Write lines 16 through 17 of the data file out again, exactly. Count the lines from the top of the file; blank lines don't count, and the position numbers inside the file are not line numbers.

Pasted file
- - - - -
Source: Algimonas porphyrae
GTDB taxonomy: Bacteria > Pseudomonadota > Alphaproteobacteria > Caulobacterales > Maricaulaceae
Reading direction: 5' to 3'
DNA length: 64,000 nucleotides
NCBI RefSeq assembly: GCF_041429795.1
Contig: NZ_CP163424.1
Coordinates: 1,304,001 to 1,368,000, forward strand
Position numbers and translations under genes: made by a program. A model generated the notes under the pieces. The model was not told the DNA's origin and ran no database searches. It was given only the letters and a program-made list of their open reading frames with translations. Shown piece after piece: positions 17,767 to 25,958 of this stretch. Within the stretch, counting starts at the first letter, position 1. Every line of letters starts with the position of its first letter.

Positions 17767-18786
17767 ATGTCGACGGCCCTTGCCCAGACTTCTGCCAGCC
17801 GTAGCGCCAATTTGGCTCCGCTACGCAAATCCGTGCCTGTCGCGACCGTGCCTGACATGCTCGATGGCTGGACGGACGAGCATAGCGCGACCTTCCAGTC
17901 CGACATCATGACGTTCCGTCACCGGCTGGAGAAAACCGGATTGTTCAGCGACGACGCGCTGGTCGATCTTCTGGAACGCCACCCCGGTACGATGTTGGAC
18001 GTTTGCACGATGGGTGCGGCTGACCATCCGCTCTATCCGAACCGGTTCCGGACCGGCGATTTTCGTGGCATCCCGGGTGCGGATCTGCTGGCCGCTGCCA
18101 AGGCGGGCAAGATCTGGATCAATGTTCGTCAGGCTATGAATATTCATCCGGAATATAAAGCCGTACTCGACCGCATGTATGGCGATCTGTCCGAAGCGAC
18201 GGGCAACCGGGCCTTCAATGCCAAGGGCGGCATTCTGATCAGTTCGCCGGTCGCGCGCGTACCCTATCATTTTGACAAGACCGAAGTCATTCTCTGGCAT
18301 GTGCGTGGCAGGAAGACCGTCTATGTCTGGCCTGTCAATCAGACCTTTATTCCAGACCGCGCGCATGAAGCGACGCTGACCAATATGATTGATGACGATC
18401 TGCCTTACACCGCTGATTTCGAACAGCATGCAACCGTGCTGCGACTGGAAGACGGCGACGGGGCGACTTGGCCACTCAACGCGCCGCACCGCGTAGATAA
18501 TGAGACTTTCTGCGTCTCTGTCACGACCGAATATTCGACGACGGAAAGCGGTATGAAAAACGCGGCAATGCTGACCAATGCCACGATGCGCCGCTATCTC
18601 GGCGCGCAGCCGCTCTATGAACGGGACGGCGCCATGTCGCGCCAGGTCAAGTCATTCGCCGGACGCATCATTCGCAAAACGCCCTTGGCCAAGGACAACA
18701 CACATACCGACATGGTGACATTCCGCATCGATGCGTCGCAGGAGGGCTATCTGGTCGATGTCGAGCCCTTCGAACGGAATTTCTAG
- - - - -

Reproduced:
18301 GTGCGTGGCAGGAAGACCGTCTATGTCTGGCCTGTCAATCAGACCTTTATTCCAGACCGCGCGCATGAAGCGACGCTGACCAATATGATTGATGACGATC
18401 TGCCTTACACCGCTGATTTCGAACAGCATGCAACCGTGCTGCGACTGGAAGACGGCGACGGGGCGACTTGGCCACTCAACGCGCCGCACCGCGTAGATAA